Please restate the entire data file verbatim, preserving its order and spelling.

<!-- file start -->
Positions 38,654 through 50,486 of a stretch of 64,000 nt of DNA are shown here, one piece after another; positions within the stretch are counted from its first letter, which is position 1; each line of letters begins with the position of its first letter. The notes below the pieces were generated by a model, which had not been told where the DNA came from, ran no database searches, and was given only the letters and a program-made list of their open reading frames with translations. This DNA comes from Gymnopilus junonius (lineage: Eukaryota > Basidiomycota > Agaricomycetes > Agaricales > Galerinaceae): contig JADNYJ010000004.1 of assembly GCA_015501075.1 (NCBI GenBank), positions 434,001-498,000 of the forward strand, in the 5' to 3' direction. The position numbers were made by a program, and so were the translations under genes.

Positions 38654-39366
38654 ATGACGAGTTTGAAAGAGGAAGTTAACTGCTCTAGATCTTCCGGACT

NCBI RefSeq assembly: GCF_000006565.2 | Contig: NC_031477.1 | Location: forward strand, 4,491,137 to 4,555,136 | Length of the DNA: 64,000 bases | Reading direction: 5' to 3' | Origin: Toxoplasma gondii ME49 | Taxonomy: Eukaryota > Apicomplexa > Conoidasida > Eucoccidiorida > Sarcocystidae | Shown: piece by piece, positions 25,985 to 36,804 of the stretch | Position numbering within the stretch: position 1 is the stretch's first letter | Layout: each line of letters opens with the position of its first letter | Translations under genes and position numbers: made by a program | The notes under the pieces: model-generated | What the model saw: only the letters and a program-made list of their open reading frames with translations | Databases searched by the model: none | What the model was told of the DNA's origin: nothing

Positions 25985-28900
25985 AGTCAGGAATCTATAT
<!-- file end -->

Positions 38,654 through 50,486 of a stretch of 64,000 nt of DNA are shown here, one piece after another; positions within the stretch are counted from its first letter, which is position 1; each line of letters begins with the position of its first letter. The notes below the pieces were generated by a model, which had not been told where the DNA came from, ran no database searches, and was given only the letters and a program-made list of their open reading frames with translations. This DNA comes from Gymnopilus junonius (lineage: Eukaryota > Basidiomycota > Agaricomycetes > Agaricales > Galerinaceae): contig JADNYJ010000004.1 of assembly GCA_015501075.1 (NCBI GenBank), positions 434,001-498,000 of the forward strand, in the 5' to 3' direction. The position numbers were made by a program, and so were the translations under genes.

Positions 38654-39366
38654 ATGACGAGTTTGAAAGAGGAAGTTAACTGCTCTAGATCTTCCGGACT

NCBI RefSeq assembly: GCF_000006565.2 | Contig: NC_031477.1 | Location: forward strand, 4,491,137 to 4,555,136 | Length of the DNA: 64,000 bases | Reading direction: 5' to 3' | Origin: Toxoplasma gondii ME49 | Taxonomy: Eukaryota > Apicomplexa > Conoidasida > Eucoccidiorida > Sarcocystidae | Shown: piece by piece, positions 25,985 to 36,804 of the stretch | Position numbering within the stretch: position 1 is the stretch's first letter | Layout: each line of letters opens with the position of its first letter | Translations under genes and position numbers: made by a program | The notes under the pieces: model-generated | What the model saw: only the letters and a program-made list of their open reading frames with translations | Databases searched by the model: none | What the model was told of the DNA's origin: nothing

Positions 25985-28900
25985 AGTCAGGAATCTATAT